There's no shortage of catalysts pushing gold prices higher, but now gold bugs have another...
A technical analysis of the chart depicting gold's rocky ride over the past nine months shows that gold prices have only just begun to break out to the upside.
Take a look...
"I like everything about this chart, and I like everything in the macro technical backdrop," Richard Ross, the Global Technical Strategist for Auerbach Grayson, told CNBC last week.
Ross noted that both the triangle and head-and-shoulders patterns in the gold price chart point to a strong bounce.
"If we can take out $1,350, which I think we do, we trade at $1,476," Ross said.
Helped by a jittery stock market, the price of gold got the push it needed Thursday when it shot up 2.06% to $1,360.90.
"The $1,350 level acted as support in mid-April and again in mid-May," said Money Morning Resource Specialist Peter Krauth. "If we can rise above that level and stay there, $1,350 is likely to become support once again."
It was only at the end of June that gold prices dipped below $1,200. Despite the pessimism back then, gold has climbed 13.5% in the weeks since.
Now investors can use the stair-step down right side of this gold price chart as a guide to where the yellow metal is going next.
Here's Krauth's take.
"After $1,350, the next intermediate target is around $1,420," Krauth said. "Beyond that level, I agree that around $1,480 is the following target. But the biggest prize will be $1,550, which also acted as support from mid-February all the way to mid-April."
Abigail Doolittle of the Seaport Group also told CNBC last week that the message of this gold prices chart is unequivocally positive for the yellow metal.
"Gold is going higher from here," said Doolittle. "I have a target of $1,488... Above $1,359 you're just going to see gold rocket higher in my view."
Gold Prices Have Plenty of Catalysts Now
The stellar technical indicators come at a time when lots of other forces are coming together to keep gold prices rising.
One reason is that gold demand continues to outstrip gold supply. This trend isn't going to change any time soon, if ever, as the remaining gold in the ground gets more difficult - and expensive - to extract.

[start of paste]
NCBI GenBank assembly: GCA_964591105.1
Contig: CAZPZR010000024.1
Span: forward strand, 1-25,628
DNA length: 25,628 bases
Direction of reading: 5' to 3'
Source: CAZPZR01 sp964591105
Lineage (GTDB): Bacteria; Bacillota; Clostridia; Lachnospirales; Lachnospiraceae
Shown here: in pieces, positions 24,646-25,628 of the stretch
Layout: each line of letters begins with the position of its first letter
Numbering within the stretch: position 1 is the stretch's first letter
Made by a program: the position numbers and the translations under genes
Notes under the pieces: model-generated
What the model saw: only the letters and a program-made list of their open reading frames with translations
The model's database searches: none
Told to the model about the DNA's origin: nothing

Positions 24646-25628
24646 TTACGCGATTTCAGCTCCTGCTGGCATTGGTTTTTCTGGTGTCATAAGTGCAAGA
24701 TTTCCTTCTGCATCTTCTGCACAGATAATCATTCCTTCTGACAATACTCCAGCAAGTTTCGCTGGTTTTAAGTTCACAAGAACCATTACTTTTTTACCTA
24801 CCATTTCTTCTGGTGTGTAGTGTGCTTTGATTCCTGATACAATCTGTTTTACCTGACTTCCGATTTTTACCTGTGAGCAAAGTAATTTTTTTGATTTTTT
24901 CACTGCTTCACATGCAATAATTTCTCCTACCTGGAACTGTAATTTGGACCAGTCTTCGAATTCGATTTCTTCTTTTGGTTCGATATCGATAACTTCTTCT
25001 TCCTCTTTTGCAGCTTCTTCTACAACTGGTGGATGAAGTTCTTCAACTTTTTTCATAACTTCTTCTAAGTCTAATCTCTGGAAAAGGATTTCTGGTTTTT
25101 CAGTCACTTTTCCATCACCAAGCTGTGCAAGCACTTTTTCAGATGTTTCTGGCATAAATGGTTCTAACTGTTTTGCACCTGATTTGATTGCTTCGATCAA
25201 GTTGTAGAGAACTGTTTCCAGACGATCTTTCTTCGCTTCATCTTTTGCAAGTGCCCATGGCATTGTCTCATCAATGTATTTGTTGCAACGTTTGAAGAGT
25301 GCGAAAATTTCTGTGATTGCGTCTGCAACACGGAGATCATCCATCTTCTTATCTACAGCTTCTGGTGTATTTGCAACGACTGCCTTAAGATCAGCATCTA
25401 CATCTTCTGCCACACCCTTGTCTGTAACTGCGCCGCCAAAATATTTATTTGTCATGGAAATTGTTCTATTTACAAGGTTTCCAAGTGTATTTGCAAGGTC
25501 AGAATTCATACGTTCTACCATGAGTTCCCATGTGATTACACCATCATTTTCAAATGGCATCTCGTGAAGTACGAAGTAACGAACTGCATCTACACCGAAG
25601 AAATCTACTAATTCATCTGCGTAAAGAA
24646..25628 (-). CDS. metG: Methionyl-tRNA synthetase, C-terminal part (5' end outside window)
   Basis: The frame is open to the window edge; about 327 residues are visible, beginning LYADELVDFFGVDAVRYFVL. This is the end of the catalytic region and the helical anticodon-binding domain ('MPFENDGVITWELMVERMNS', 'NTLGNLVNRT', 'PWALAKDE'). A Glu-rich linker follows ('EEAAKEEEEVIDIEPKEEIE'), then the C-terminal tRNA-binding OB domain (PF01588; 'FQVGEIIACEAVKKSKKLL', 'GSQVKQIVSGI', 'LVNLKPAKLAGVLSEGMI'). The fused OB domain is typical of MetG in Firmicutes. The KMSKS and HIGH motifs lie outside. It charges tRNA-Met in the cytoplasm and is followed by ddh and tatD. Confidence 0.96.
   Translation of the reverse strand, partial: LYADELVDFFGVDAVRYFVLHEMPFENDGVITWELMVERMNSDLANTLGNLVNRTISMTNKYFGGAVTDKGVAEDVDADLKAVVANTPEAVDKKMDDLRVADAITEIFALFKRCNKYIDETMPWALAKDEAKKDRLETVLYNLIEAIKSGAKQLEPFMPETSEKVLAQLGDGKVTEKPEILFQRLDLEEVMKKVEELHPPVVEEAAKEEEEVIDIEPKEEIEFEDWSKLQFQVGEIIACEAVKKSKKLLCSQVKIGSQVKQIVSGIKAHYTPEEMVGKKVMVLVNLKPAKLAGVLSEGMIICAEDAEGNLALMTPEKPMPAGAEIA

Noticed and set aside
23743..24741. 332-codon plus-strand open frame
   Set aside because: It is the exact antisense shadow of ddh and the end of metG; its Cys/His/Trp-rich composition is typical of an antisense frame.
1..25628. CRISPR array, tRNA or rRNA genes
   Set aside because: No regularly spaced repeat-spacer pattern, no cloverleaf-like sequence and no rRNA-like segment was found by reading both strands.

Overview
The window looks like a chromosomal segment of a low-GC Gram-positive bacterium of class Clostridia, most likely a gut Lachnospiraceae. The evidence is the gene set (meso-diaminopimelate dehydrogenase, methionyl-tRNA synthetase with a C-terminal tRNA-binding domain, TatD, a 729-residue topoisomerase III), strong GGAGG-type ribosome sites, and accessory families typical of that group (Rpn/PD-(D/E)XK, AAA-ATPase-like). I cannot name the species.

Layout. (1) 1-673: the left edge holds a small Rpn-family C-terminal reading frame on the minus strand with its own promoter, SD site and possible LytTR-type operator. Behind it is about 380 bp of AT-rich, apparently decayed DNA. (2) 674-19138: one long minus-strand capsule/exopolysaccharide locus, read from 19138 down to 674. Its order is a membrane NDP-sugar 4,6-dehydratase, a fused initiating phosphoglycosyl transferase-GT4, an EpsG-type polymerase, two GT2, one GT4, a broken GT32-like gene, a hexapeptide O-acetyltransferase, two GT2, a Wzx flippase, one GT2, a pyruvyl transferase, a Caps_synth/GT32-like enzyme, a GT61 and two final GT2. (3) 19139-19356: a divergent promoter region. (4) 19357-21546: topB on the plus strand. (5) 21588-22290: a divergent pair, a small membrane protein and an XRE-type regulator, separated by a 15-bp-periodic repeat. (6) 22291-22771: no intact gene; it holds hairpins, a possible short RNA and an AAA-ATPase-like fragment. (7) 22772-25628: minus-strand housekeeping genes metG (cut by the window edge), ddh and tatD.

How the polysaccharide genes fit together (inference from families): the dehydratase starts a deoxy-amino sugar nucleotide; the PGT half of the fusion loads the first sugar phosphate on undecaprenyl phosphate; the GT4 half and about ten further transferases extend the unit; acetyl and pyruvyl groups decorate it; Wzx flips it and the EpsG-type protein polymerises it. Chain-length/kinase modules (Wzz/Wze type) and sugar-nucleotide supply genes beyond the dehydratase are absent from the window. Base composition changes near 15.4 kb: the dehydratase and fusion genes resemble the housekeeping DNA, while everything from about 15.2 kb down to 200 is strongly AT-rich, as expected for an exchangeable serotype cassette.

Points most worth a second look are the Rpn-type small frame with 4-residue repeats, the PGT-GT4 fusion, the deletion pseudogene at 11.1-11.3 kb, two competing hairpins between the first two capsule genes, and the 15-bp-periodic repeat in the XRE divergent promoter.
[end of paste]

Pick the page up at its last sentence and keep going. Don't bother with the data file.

Both China and India, which lead the world in gold buying, have shown no signs of letting up - and in fact have been ramping up their buying this year.
What's more, according to the World Gold Council, consumer buying of physical gold in the second quarter increased by 53% from the same period last year.
"The rally that we are seeing is being supported by the buoyant physical demand," Sterling Smith, a Chicago-based commodity futures specialist at Citigroup Inc., told Bloomberg News. "The mood is definitely bullish."
And despite talk of the Federal Reserve tapering its quantitative easing program, central banks all over the world are still printing money like crazy - an inflationary habit that is always positive for gold prices.
"I also think that some of those long-term gold bugs are starting to get re-excited about the hyperinflation fear," said Doolittle. "We don't need to see inflation for gold to go higher; we just need to have that fear that at some point the Fed may have to print more money to support the economy."
So can gold prices keep going higher from here? And more importantly, can gold prices get back to the record $1,900 range?
Not right away, but eventually gold prices will hit new highs. For the near term, Krauth said that gold prices in 2013 should "certainly make it to $1,480, and maybe even $1,550."
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About the Author
David Zeiler, Associate Editor for Money Morning at Money Map Press, has been a journalist for more than 35 years, including 18 spent at The Baltimore Sun. He has worked as a writer, editor, and page designer at different times in his career. He's interviewed a number of well-known personalities - ranging from punk rock icon Joey Ramone to Apple Inc. co-founder Steve Wozniak.
Over the course of his journalistic career, Dave has covered many diverse subjects. Since arriving at Money Morning in 2011, he has focused primarily on technology. He's an expert on both Apple and cryptocurrencies. He started writing about Apple for The Sun in the mid-1990s, and had an Apple blog on The Sun's web site from 2007-2009. Dave's been writing about Bitcoin since 2011 - long before most people had even heard of it. He even mined it for a short time.
Dave has a BA in English and Mass Communications from Loyola University Maryland.